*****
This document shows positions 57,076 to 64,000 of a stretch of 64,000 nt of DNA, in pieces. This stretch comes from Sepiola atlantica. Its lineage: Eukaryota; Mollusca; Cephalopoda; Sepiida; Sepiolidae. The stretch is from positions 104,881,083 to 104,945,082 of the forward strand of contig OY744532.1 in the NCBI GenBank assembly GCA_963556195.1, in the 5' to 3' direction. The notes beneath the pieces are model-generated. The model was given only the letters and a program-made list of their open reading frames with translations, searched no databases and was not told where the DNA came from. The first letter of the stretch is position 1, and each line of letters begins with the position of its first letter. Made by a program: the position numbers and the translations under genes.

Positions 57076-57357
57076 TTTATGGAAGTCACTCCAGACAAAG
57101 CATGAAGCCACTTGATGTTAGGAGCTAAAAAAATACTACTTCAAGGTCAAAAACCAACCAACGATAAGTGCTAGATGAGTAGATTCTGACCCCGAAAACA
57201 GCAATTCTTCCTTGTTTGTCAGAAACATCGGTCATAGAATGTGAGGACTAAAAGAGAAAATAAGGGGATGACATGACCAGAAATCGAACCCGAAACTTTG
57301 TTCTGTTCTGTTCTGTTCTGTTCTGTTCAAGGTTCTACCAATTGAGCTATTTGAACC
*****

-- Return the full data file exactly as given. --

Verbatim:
This document shows positions 57,076 to 64,000 of a stretch of 64,000 nt of DNA, in pieces. This stretch comes from Sepiola atlantica. Its lineage: Eukaryota; Mollusca; Cephalopoda; Sepiida; Sepiolidae. The stretch is from positions 104,881,083 to 104,945,082 of the forward strand of contig OY744532.1 in the NCBI GenBank assembly GCA_963556195.1, in the 5' to 3' direction. The notes beneath the pieces are model-generated. The model was given only the letters and a program-made list of their open reading frames with translations, searched no databases and was not told where the DNA came from. The first letter of the stretch is position 1, and each line of letters begins with the position of its first letter. Made by a program: the position numbers and the translations under genes.

Positions 57076-57357
57076 TTTATGGAAGTCACTCCAGACAAAG
57101 CATGAAGCCACTTGATGTTAGGAGCTAAAAAAATACTACTTCAAGGTCAAAAACCAACCAACGATAAGTGCTAGATGAGTAGATTCTGACCCCGAAAACA
57201 GCAATTCTTCCTTGTTTGTCAGAAACATCGGTCATAGAATGTGAGGACTAAAAGAGAAAATAAGGGGATGACATGACCAGAAATCGAACCCGAAACTTTG
57301 TTCTGTTCTGTTCTGTTCTGTTCTGTTCAAGGTTCTACCAATTGAGCTATTTGAACC